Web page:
Detecting compile-time versus run-time incompatibilities in powerPC

Peter Dufault dufault at
Mon Apr 12 16:57:33 UTC 2010

On Apr 12, 2010, at 12:33 , Till Straumann wrote:

> First of all, IMO the only register definitions, access macros etc.
> that should be in cpukit headers are such that are reflecting the
> multilib variants (i.e., describe features that are 'known' to gcc
> also).
What we have here is a failure to communicate.  I didn't provide enough context.  I'm not talking about multilib stuff, I'm talking about RTEMS BSP options and modifying existing code in a way that is consistent with how it's written now but looks forward.

These headers aren't in cpukit, they're in c/src/lib/libcpu and c/src/lib/libbsp.  I am interested in much of what you wrote, since I'm using the SPE which generates __SPE__ and which could justify a multilib variant so that all code is built in an SPE-aware manner, but that isn't what I'm after right now, I'm happy using the SPE as a peripheral.  This is about modifying existing headers.


> Now, if you want to introduce such macros in 'libcpu' and/or 'libbsp' then
> I have less strong objections. I still think as much code as possible should
> use run-time detection or at least a cpu specific library but you could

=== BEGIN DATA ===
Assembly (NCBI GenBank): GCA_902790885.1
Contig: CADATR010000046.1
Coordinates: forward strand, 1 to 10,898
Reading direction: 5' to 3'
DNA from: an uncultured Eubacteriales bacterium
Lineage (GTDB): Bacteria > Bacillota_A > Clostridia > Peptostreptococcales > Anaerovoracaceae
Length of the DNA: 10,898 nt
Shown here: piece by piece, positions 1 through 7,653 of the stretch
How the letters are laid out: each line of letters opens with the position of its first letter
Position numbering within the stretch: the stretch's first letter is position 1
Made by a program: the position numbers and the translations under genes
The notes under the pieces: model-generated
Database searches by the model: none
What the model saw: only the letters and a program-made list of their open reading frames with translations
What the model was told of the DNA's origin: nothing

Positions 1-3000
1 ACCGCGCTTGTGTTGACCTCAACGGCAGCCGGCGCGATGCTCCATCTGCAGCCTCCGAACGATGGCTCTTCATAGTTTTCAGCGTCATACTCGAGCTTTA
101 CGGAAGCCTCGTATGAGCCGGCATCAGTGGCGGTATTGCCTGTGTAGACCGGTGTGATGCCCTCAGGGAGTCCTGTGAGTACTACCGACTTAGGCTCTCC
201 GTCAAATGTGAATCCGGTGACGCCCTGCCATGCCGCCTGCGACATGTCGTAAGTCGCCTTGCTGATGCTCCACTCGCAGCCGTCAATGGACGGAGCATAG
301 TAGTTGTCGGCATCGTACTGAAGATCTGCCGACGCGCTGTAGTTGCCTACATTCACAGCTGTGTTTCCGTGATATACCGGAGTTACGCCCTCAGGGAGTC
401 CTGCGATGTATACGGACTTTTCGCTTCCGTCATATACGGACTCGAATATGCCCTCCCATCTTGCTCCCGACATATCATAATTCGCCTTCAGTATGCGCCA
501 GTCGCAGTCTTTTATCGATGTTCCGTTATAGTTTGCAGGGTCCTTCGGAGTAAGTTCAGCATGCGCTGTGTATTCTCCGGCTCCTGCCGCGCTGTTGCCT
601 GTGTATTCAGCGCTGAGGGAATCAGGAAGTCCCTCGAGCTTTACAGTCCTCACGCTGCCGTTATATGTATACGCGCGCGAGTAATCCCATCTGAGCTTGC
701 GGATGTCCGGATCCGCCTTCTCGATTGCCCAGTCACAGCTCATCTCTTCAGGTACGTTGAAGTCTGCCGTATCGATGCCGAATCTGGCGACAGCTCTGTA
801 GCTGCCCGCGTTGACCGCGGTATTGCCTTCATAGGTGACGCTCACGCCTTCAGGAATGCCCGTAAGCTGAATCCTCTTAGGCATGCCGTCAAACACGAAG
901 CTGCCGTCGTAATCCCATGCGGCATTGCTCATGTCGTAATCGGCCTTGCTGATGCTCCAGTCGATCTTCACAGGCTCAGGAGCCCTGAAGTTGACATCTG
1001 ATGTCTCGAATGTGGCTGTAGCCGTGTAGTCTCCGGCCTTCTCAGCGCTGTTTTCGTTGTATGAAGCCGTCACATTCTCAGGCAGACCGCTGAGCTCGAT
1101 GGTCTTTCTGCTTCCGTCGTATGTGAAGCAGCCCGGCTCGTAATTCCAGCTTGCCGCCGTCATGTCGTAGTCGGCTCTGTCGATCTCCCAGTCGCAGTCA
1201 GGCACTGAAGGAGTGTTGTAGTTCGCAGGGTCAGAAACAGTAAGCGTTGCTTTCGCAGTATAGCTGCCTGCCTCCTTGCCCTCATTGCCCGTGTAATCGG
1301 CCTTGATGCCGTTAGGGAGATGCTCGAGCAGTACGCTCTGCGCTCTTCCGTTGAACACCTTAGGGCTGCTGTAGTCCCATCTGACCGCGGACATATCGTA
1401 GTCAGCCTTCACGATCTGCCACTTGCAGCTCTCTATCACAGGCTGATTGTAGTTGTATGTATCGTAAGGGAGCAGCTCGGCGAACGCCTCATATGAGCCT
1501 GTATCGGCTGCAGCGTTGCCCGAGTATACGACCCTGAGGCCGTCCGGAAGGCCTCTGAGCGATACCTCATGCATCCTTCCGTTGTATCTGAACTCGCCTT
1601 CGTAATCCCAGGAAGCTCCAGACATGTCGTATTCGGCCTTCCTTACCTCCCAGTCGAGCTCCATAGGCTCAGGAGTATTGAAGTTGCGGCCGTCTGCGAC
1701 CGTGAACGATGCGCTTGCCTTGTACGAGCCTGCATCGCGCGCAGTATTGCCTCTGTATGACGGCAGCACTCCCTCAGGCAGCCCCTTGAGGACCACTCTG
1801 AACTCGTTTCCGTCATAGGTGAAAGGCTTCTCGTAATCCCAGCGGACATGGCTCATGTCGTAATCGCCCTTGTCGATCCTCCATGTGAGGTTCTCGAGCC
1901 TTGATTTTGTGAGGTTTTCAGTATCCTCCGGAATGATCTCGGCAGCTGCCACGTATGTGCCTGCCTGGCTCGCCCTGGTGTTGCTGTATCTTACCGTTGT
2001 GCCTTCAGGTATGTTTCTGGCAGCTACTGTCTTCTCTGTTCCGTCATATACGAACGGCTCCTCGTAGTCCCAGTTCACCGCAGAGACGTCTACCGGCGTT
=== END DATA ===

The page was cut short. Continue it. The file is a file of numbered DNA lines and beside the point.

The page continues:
> use conditionals but in NO case should the symbol that defines the CPU
> you want to compile for be defined by gcc/cpp/multilibs. The correct
> way would be using 'configure' for that purpose.

Yes, that's what I'm doing.
> You would 'configure' libcpu for a specific target cpu and let configure
> produce appropriate variants of headers etc.

Yes, that's what's being done.

> -- Till
> PS: I have two comments regarding your code example below:
> 1) It would obviously be easy to handle the examples below at run-time
>   -- provided that there is a 'cpuid' register of some sort, of course.

I'll let someone trying to run RTEMS strictly out of the on-chip FLASH and RAM of some of the MPC55XX's discuss this.
> 2) IMHO it is bad programming practice to access registers just
>   as ordinary memory. I would always use dedicated I/O operations
>   for sake of readability and to ensure/enforce ordering.

When modifying existing code I slavishly follow existing code practice unless advocating a whole-sale change.  FYI I agree.

Peter Dufault
HD Associates, Inc.      Software and System Engineering

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